Last Updated on 17 Sep 2021 2:04 pm (UK Time)
India vs Australia T20 game at the Gabba: Indian cricket team arrived in Australia as the overwhelming favorites. Ever since the ‘sandpapergate’ events in South Africa, Australia have been experiencing a rare win less period, in all formats of the game. But, the most cynical of the Indian fans would have said,’Don’t worry! Why is our cricket team coming over to your shores for ?”. Unfortunately, the game today at Brisbane provided more fodder to these cynics.
India won the toss and elected to field on a hard and slightly grassy wicket at the Gabba. Virat Kohli said at the toss that he expected some help for the bowlers from the grass cover in the first innings.
As expected, Bhuvi and Bumrah started off on the mark but the Indian fielders did not play along. Virat Kohli set the stage with a drop off Aaron Finch. Soon, the other fielders followed suit with misfields of their own. It was quite surprising to see the team falter on the one aspect of the game that should travel easily.
Aussie innings was fairly sedate until the 8th over as they had reached 42 runs for the loss of Short’s wicket. Chris Lynn, then, decided to unleash his trademark big hits in the 8th over smashing 3 sixers off Khaleel Ahmed. The pitch, with good pace, bounce and little deviation, was ideal for someone like Lynn to hit through the line. However, Kuldeep pulled one back for India by removing Aaron Finch and Lynn quite quickly.
Maxwell and Stoinis steal the show
Stoinis and Maxwell, then, combined to produce an onslaught that took the game away from the Indians. Krunal Pandya was singled out for punishment. Before the game, I had felt that Krunal will be able to adjust his bowling according to the bouncy Gabba track. But he kept firing darts, which were ideal for the batsmen to tee off. Maxwell took special liking to his bowling and sent him for plenty of sixers in the innings. Khaleel was another bowler who needs to adjust fast to these conditions. He does not have the pace to bowl the Indian good length, that he did in this game. Good length deliveries on a true batting surface like Gabba will result in a ‘fetchathon’!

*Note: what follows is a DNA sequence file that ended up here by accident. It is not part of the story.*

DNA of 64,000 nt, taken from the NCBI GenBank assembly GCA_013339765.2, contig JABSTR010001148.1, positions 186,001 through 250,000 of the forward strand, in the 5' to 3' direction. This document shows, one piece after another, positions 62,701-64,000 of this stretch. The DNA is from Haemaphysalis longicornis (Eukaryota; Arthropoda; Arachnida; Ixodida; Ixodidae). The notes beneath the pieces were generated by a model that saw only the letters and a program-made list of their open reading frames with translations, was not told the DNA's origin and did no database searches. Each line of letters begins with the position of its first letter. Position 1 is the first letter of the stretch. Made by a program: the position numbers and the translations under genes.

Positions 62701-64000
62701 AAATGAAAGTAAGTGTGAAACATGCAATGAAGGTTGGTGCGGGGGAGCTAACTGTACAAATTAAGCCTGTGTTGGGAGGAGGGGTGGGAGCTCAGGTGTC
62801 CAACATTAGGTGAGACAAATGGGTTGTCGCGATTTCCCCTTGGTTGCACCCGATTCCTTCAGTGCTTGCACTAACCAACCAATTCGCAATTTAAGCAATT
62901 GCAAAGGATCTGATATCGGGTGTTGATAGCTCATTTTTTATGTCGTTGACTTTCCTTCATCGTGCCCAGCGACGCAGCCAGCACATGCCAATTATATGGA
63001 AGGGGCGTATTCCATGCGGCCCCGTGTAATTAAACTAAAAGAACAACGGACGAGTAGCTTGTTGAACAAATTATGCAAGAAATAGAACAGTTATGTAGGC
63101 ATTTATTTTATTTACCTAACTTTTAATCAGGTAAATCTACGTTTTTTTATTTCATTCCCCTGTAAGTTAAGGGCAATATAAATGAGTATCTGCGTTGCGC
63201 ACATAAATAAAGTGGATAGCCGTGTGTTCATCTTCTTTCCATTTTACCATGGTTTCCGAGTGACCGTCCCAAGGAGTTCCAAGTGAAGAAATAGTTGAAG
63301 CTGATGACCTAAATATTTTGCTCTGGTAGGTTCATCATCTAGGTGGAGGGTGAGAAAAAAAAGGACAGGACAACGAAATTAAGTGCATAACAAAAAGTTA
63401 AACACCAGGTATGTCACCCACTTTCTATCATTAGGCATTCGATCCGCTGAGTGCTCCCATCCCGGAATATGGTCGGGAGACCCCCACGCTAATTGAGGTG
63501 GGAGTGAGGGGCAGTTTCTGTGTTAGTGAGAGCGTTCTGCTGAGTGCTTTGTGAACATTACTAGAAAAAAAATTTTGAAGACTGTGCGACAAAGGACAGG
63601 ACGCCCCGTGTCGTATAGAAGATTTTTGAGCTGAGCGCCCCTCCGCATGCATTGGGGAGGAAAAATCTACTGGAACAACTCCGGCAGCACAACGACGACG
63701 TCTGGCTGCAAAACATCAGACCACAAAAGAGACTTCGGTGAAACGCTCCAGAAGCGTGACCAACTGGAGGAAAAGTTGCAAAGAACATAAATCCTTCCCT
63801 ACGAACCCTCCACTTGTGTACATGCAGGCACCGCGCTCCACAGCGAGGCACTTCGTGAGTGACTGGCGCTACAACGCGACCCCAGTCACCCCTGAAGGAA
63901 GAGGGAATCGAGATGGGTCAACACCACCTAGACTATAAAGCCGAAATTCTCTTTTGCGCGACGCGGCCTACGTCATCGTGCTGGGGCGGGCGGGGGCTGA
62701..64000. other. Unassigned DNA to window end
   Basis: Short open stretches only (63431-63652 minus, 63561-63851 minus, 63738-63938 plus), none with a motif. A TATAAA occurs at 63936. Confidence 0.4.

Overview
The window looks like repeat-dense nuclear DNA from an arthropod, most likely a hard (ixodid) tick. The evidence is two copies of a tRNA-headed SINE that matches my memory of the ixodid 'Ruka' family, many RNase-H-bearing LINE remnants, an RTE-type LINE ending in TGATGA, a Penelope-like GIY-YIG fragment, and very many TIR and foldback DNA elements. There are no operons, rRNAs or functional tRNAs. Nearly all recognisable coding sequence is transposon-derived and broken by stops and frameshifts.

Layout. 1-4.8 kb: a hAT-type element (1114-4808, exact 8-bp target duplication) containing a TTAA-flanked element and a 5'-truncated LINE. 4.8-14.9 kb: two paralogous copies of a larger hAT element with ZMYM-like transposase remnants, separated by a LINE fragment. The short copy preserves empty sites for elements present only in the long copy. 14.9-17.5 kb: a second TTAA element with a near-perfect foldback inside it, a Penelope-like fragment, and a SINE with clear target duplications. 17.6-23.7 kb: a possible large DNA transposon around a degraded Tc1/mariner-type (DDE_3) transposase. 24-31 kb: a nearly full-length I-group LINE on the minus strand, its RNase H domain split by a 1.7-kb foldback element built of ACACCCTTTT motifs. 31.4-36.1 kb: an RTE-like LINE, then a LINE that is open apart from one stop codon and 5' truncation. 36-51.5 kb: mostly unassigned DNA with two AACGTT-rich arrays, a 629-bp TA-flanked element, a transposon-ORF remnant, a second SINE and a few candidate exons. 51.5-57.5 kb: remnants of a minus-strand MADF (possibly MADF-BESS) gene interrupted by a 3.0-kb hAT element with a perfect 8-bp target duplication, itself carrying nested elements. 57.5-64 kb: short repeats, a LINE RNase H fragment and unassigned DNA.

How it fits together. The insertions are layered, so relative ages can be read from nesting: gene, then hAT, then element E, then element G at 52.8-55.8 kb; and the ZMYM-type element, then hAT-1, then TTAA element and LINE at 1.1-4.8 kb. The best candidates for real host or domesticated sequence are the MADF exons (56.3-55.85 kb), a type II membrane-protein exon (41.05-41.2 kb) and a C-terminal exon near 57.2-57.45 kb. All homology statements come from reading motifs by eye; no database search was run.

Rain stopped play at the end of the 17th over with Australia 158/4. Khaleel’s drop of Stoinis just before the first rain break proved quite costly for India, when the final DL score was computed. So India was asked to chase 174 runs to win based on the revised DL calculations.
Indian innings did not begin as the fans would have wanted. Rohit Sharma did not look in good touch. He lost his wicket trying to force the pace. Meanwhile, Shikar Dhawan continued with his good form. Shikar likes to play in Australia where the ball comes on to him and gives full value to his strokes. Shikar played some delectable drives and some audacious pull shots.
KL Rahul and Virat did not look acclimatized to the Australian conditions. The extra bounce, even for the spinner, resulted in them mistiming their shots. Virat, in Indian conditions, would have middled that ball, which in Gabba bounced a little higher and took the top edge.
Meanwhile, Shikar kept the Indians in the hunt. That pull over deep square leg, which he played just before getting out, must have had the fans’s jaws drop to their knees! Even the upper cut that Shikar played to get out, proved to be too well played that the ball landed straight into the throat of the third man fielder. He might have argued that with a little more in it, the ball would have gone over the boundary!
Karthik2.0 came in and showed why he is a much improved batsman these days. Karthik played some of the best strokes of this game, as he toyed with the bowlers on both sides of the wicket. Pant gave him solid company, as the pair took India close to victory. Soon, madness crept into Pant’s mind. He tried to play a high risk scoop stroke and lost his wicket. It was a full toss which Pant could have deposited anywhere on the offside; but his young cheeky mind wanted him to play a cute shot and he paid the ultimate price. We hope that he soon learns his percentages and plays accordingly.
Krunal joined Karthik at the crease, but could not provide the same support as Pant did. Krunal’s batting was exposed in the bouncier conditions. The leg side swipes, that normally hits off the meat of the bat, kept hitting the top part of the bat and hence the ball refused to clear the boundary. One could see the difference made by the bouncier track to the player’s shots, when they show it on slow motion. I hope Krunal would play with a more vertical bat and that he would try to hit the bowler down the ground.
Stoinis’s last over was full of slow off cutters, which Krunal could not time at all, as his Indian pitch swipes kept getting mistimed. One felt that Karthik should have farmed the strike in the last over rather than going for the second run off that first ball. One could clearly see Krunal struggling with his timing. Anyway, hindsight is 20-20! At the end, India fell four runs short of the DL adjusted target of 174.
For more details of the game, please visit The Cricket Blog
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